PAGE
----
Generally, federal prisoners may not file petitions for a writ of habeas corpus under
§ 2241 without first exhausting all available administrative remedies. Carmona v. U.S. Bureau
of Prisons, 243 F.3d 629, 634 (2d Cir. 2001). The BOP has a three-tiered administrative remedy
system to “allow an inmate to seek formal review of an issue relating to any aspect of his/her
own confinement.” Macias v. Zenk, 495 F.3d 37, 42 (2d Cir. 2007) (quoting 28 C.F.R.
§ 542.10(a)). Administrative grievance procedures for federal inmates are set forth in 28 C.F.R.
Here, although petitioner pursued administrative remedies at the Regional Office and
Central Office, the undisputed facts, taken from the BOP’s computerized database records that
petitioner himself attached to his habeas petition (Habeas Pet., 12-CV-4405 (Doc. No. 1)), reflect
that petitioner did not properly exhaust his administrative remedies because he filed his first
appeal eight days after the appeal deadline had past. See Woodford v. Ngo, 548 U.S. 81, 92
(2006) (“To . . . ‘protect the integrity’ of the federal exhaustion rule, we ask not only whether a
prisoner has exhausted his state remedies, but also whether he has properly exhausted those
remedies . . . .” (citing O’Sullivan v. Boerckel, 526 U.S. 838, 848 (1999) (emphasis in original)).
Indeed, “because [petitioner]’s submissions were all denied on timeliness grounds and the BOP
did not ‘address[ ] the issues on the merits,’ plaintiff failed to ‘properly’ exhaust his
administrative remedies.” Ford v. Spears, 10-CV-1314, 2012 WL 4481739, at *6 (E.D.N.Y.
Sept. 27, 2012) (citing Woodford v. Ngo, 548 U.S. at 91); see also Gordon v. Lappin, 07-CV10948, 2008 WL 4179233, at *3 (S.D.N.Y. Sept. 10, 2008) (holding that petitioner, whose
appeal was “twice rejected for procedural defects . . . has failed to exhaust BOP administrative
remedies and has procedurally defaulted because the time for him to file his appeal . . . has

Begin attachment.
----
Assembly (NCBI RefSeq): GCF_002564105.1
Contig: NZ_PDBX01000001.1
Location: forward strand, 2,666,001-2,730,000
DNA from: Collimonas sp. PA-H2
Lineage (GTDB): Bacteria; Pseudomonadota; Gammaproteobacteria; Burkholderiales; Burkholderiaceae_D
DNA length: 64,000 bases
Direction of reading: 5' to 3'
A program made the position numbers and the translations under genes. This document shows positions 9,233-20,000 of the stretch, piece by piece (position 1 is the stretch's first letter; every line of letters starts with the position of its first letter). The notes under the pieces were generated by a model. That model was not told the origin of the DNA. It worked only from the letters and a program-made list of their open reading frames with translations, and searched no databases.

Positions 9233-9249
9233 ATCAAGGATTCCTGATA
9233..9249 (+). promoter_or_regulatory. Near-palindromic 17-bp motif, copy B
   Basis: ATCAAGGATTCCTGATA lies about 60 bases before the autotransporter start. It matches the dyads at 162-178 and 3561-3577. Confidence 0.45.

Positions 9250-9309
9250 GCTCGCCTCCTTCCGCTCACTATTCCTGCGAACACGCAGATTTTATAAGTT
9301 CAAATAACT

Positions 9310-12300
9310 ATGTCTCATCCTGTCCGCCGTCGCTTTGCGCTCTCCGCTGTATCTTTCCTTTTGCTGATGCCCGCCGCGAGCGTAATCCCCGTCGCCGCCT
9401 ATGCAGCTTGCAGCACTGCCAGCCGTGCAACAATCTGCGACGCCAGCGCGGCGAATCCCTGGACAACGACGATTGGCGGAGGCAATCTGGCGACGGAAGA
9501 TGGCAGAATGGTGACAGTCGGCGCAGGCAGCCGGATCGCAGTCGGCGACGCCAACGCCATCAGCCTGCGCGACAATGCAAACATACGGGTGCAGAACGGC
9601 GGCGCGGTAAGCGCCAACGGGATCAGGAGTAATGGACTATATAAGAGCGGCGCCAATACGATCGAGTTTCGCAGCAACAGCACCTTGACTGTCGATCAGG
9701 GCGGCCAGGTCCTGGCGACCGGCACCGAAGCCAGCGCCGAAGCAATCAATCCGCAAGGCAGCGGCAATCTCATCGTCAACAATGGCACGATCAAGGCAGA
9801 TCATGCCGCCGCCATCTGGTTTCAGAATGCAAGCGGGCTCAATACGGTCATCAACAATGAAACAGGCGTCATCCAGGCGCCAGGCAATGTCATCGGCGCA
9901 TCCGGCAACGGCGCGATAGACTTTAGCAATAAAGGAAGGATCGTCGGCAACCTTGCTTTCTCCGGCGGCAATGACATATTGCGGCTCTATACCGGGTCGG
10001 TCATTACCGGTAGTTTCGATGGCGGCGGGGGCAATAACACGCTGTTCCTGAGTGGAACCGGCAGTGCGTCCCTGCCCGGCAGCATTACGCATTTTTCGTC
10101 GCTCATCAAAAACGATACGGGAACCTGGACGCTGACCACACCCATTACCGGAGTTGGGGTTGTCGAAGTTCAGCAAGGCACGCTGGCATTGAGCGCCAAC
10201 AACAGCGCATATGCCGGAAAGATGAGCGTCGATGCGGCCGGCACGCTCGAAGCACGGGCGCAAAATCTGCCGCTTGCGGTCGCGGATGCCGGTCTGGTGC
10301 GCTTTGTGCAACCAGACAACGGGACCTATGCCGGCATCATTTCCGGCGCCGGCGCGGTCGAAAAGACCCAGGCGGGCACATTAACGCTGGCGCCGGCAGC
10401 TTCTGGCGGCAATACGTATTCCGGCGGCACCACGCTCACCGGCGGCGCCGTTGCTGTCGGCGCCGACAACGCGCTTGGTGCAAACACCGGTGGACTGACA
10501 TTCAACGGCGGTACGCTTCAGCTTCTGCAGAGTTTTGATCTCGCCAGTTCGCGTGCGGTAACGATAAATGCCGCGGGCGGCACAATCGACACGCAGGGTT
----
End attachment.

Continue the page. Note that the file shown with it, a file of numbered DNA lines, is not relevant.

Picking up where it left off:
Moreover, petitioner has not shown any cause or prejudice regarding this default. See
Carmona v. U.S. Bureau of Prisons, 243 F .3d 629, 630 (2d Cir. 2001) (“[A] federal prisoner
who defaults in pursuit of his administrative remedies will . . . be denied habeas review absent a
showing of cause and prejudice.”).
Thus, because petitioner failed to timely file his appeal and has not shown cause or
prejudice for this default, his claim for good time credit was not properly exhausted and is
Accordingly, it is hereby ORDERED that petitioner’s habeas corpus petitions, docketed
as 12-CV-4405, 12-CV-4772, 12-CV-4908, 13-CV-221, and 13-CV-547, are DENIED in their
entirety, and the petitions are DISMISSED.
The Court certifies pursuant to 28 U.S.C. § 1915(a)(3) that any appeal from this Order
would not be taken in good faith and therefore in forma pauperis status is denied for purpose of
an appeal. Coppedge v. United States, 369 U.S. 438, 444–45 (1962).
The Clerk of Court is directed to dismiss the petitions, enter judgment accordingly, send
to petitioner a copy of this Memorandum and Order and the accompanying judgment, and close
Dated: Brooklyn, New York
July 1, 2013
Roslynn R. Mauskopf
ROSLYNN R. MAUSKOPF
United States District Judge